MAXABC - Editorial


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Author: pols_agyi_pols
Tester & Editorialist: iceknight1093




Basic dynamic programming


You’re given two arrays A and B of length N each.
Use them to create an array C of length 2N, where A_i and B_i must be placed at positions C_{2i-1} and C_{2i} (in some order).

Alice first chooses a single i, and fixes the order of A_i and B_i in C.
Bob then fixes the order for the other N-1 indices.
Alice wants to minimize the maximum subarray sum of the resulting array; while Bob wants to maximize it.
Find the final value of the maximum subarray sum.


Alice has 2N possible starting moves: she chooses one index x out of N, then chooses which of C_{2x-1} and C_{2x} should be A_x and which should be B_x.
Suppose Alice’s move is fixed. Let’s see what Bob will do.

Bob wants to maximize F(C), the maximum subarray sum of C.
Recall that the classical maximum subarray sum problem can be solved in linear time using dynamic programming..
Our problem can be solved by modifying that algorithm slightly, as follows:

  • Let dp_{i} be the maximum sum of a subarray ending at index i of array C, if Bob makes his choices optimally.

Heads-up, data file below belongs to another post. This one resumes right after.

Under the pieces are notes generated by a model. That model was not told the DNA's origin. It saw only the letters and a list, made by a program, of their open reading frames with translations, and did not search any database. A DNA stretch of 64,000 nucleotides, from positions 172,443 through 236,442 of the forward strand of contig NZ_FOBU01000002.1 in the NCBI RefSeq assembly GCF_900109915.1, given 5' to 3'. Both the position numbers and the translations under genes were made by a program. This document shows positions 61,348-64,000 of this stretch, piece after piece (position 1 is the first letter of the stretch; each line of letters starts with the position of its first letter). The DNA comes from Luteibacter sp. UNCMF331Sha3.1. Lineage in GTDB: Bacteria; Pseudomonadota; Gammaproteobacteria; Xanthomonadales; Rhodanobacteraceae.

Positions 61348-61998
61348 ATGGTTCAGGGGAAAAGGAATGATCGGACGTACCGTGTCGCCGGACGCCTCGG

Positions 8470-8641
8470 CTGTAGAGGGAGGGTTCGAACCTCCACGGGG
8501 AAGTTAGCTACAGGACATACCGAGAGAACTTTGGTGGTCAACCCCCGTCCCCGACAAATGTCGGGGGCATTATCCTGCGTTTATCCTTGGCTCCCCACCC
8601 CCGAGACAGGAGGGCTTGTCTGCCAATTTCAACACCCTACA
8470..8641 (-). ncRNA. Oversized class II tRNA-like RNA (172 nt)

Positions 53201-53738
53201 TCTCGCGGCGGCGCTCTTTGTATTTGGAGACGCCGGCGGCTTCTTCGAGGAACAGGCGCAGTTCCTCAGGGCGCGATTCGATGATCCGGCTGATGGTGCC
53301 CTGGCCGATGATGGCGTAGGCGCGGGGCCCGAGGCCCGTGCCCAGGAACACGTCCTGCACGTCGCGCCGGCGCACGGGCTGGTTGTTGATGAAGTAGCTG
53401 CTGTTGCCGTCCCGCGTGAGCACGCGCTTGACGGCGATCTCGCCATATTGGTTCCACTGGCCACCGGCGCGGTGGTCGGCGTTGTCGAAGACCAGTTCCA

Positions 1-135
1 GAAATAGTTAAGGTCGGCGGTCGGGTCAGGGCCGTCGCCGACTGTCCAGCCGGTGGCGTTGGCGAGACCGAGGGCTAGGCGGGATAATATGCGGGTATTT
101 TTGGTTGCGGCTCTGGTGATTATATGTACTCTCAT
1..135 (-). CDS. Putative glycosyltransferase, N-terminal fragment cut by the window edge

• Given that there are two choices for where A_i and B_i go, we have the following considerations:
    • At index 2i-1, Bob can choose either A_i or B_i; along with a subarray ending at index 2i-2.
      So, dp_{2i-1} = \max(0, \max(A_i, B_i) + dp_{2i-2})
    • At index 2i, Bob must choose the order of A_i and B_i as well.
      If both A_i and B_i are included in the maximum subarray sum, then there’ll be a subarray ending at index 2i-2 as well.
      If only one of A_i and B_i is included, it’s best to take the larger one.
      So, dp_{2i} = \max\{0, A_i, B_i, A_i + B_i + dp_{2i-2}\}
  • Of course, for indices 2x-1 and 2x Alice has already fixed their values; so for these two indices alone the transition will be slightly different: Bob will not have a choice of A_i and B_i and must use the fixed values.
  • F(C) will be the maximum value in the dp array.

Together, this gives us a solution in \mathcal{O}(N^2): for each of the 2N possible starting moves of Alice, we can compute Bob’s best F(C) in \mathcal{O}(N) time.
Taking the min across all these choices gives the final answer.